Why Are Firefly/Serenity Fans So Devoted… Even After All These Years?

Originally published on I Design Your Eyes on 12/1/09.

A model of Serenity.

Last month, the Los Angeles Airport Marriott hosted Creation Entertainment’s Salute to Firefly & Serenity, a small but well-attended fan convention featuring appearances by series actors Jewel Staite, Adam Baldwin, and Morena Baccarin & Alan Tudyk, both also from ABC’s V.

Of course Firefly is the science-fiction dramatic series broadcast on the Fox Network in 2002-2003, created by Joss Whedon of Buffy the Vampire Slayer and Angel fame. Canceled after only 11 episodes aired, the show has since engendered a major Hollywood motion picture (2005’s Serenity), a novel, a role-playing game, two comics series, soundtracks, a slew of merchandise & collectibles, and countless hand-knitted orange “cunning hats.”

I stopped by to get an idea of what’s going on with Firefly flans*, and to find out the answer to the question, Why are people still so devoted to a show that had only 14 episodes (and a movie), after nearly a decade?

Here are some answers from convention-goers, from commenters on fireflyfans.net, and from Zoic Studios co-founder Loni Peristere.

The Browncoats, a Firefly-themed band.
The Browncoats, a Firefly-themed band from St. Louis, Missouri.

Some credited the show’s realism, like Co-Pilot Gary Miller of The Browncoats, a Firefly-themed band from St. Louis. “[It’s] because Firefly feels so real. It’s a sci-fi show without aliens. It’s about real people and real-life types of situations — in the future. Not to mention the dialogue, the acting, and the story are all brilliant.”

For me, it was all about the writing. The dialogue, and the way the characters were developed through dialogue, were just brilliant. I especially loved the dialogue for River Tam (Summer Glau of Terminator: The Sarah Connor Chronicles), the ship’s ultra-violent fugitive waif — she rarely spoke, but when she did, it was always a bizarre window into her disordered mind. And usually either disturbing or hilarious.

On fireflyfans.net, hughff says: “I agree that the writing is the key. Too frequently today, television and especially film concentrate on the visual image. However, great films/shows recognize that it’s a synthesis of both visual images and dialogue.

“There was never any doubt from the very start that Firefly had the dialogue right. More than what it told us about the characters per se, I liked what it showed about their interrelationships. The verbal exchanges between Mal and Inara; the way Jayne treated Kaylee like a little sister, the way that Mal’s trust and respect for Simon grew incrementally — these were important to the flavor of the show.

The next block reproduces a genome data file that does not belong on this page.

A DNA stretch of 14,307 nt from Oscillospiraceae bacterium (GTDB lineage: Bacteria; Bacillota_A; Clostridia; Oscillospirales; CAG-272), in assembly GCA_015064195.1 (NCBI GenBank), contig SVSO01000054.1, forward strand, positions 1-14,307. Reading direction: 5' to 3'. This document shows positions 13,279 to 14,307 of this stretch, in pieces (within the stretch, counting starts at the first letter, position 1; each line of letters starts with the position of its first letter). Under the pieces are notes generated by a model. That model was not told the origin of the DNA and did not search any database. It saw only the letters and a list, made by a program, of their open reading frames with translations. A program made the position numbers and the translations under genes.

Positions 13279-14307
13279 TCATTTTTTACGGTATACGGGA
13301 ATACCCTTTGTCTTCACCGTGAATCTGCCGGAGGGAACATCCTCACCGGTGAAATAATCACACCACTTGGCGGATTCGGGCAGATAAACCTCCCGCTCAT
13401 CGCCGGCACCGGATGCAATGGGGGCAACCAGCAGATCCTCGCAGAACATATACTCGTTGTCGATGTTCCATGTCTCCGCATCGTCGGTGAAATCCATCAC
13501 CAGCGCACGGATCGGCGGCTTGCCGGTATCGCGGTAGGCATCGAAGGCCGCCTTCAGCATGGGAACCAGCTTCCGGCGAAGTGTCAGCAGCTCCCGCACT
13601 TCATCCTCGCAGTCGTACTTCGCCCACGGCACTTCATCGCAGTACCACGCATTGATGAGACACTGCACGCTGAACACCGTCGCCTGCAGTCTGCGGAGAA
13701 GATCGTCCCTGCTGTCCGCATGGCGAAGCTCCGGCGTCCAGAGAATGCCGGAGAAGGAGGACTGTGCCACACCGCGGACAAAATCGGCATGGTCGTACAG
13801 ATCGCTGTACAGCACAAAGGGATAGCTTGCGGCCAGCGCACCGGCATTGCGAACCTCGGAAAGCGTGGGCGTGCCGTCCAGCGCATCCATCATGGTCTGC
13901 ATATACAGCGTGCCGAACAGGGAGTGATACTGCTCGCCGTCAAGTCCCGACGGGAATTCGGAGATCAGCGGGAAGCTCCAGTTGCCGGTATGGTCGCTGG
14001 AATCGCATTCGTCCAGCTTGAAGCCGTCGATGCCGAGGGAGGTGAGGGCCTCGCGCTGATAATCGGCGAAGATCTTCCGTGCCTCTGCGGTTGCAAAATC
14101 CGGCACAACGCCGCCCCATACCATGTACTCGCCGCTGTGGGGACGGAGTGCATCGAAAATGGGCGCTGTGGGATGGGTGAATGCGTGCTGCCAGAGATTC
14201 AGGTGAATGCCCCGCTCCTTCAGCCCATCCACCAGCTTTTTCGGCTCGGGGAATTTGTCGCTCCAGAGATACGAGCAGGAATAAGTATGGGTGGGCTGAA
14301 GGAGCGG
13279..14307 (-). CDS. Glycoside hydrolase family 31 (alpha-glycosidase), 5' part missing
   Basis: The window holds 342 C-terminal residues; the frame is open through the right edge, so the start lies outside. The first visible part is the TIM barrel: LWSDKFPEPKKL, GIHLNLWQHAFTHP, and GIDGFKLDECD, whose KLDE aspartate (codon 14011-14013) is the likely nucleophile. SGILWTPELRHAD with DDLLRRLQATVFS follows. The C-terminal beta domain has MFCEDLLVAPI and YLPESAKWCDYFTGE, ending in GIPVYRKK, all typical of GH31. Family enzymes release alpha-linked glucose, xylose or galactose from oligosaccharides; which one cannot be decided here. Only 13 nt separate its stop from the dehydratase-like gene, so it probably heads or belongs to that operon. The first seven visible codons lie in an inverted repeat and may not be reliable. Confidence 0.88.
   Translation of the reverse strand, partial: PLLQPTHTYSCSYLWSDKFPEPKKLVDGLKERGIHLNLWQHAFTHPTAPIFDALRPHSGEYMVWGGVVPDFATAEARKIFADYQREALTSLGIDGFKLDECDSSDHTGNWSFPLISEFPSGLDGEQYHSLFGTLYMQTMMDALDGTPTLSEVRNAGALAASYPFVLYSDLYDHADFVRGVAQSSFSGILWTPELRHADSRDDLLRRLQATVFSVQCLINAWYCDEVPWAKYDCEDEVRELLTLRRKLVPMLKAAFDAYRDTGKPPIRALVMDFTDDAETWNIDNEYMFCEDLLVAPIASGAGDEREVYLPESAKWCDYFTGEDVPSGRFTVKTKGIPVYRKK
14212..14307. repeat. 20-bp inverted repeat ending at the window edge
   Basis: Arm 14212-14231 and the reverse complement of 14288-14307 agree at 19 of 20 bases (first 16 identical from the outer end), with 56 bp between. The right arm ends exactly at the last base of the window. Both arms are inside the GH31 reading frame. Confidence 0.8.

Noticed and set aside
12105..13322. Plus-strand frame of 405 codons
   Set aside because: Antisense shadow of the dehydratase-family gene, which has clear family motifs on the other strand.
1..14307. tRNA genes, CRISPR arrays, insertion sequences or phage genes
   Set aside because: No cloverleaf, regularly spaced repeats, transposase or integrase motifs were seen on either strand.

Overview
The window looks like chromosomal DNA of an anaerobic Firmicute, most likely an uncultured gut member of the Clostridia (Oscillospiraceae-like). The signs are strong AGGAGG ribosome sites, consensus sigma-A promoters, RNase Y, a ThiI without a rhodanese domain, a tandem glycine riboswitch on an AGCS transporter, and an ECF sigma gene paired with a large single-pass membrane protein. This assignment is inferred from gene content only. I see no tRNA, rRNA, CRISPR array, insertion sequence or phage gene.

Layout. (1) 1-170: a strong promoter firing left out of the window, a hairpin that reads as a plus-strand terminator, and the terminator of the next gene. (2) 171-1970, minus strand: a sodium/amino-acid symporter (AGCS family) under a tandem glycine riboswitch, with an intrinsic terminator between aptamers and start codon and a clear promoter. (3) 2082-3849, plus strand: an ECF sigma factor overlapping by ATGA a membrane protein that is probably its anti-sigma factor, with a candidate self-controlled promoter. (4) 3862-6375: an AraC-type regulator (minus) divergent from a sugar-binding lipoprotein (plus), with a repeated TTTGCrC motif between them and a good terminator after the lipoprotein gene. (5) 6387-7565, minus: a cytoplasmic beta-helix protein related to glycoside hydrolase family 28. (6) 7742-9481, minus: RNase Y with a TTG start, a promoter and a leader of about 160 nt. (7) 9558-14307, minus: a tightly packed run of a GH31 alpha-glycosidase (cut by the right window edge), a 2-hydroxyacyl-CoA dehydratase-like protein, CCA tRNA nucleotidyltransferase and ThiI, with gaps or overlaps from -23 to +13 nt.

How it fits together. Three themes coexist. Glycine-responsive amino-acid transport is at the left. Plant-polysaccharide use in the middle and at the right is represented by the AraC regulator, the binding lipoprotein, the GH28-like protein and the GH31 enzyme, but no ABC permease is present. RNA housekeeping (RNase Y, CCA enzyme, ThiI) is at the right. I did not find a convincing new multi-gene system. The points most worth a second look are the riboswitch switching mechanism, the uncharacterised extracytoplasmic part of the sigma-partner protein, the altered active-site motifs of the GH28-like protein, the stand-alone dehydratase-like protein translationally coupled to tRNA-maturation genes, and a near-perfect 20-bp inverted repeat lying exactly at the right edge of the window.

“The show didn’t avoid complexity — these were real people living in a messy (i.e. real) world (alright, worlds) and as such, things were never simple.

“Finally, and Zoic can take more than a little credit for this, the show did have some great visual images: the Reaver ship sliding past in absolute silence; Crow disappearing through the air intake; Serenity rising up the cliff after the bar fight. The off-center and shaky ‘hand held’ camera work, even in the CGI, began a trend that has become everyday (Bourne Ultimatum, Battlestar Galactica) but broke new ground for me. When I first saw the first episode I thought, ‘How could they be so amateur?’ But by the end I was hooked into the vision and never let it go.”

Firefly-themed collectibles on sale in the dealer’s room.
Firefly-themed collectibles on sale in the dealer’s room.

One of the most interesting answers came from Dwight Bragdon, Board Member of the California Browncoats, a San Diego-based non-profit that promotes Firefly and Serenity fandom through charity. Since 2007 they have raised over $100,000 for charities like Equality Now and St. Jude Children’s Research Hospital. “We are still in love with Firefly ten years later because of the type of people the show attracts. We’re smart, funny and caring, and we took our energy and enthusiasm for the ‘Verse and turned it into a community of giving….

“We can also see how much the cast and crew cared about the ‘Verse too… They lead by example too with their charity. [Actor] Nathan [Fillion] co-founded Kids Need to Read with author P.J. Haarsma; [actor] Adam Baldwin shows great support to the Marine Corps – Law Enforcement Foundation; Joss [Whedon] is a great supporter of Equality Now; and the list goes on.

“These guys and girls are people that I am proud to call friends, proud to call family and I wouldn’t trade them for the world.”

For Beth Nelson, Chairman of the Austin Browncoats, another charitable non-profit based in Texas, the message of Firefly is hope. “People want to root for the underdog, because for many of us, we’re the underdogs right now. Firefly gives us that hope and inspiration. Firefly and Serenity tell the story of people who might have been forgotten, left behind, taken for granted — but if they work together, they can accomplish anything…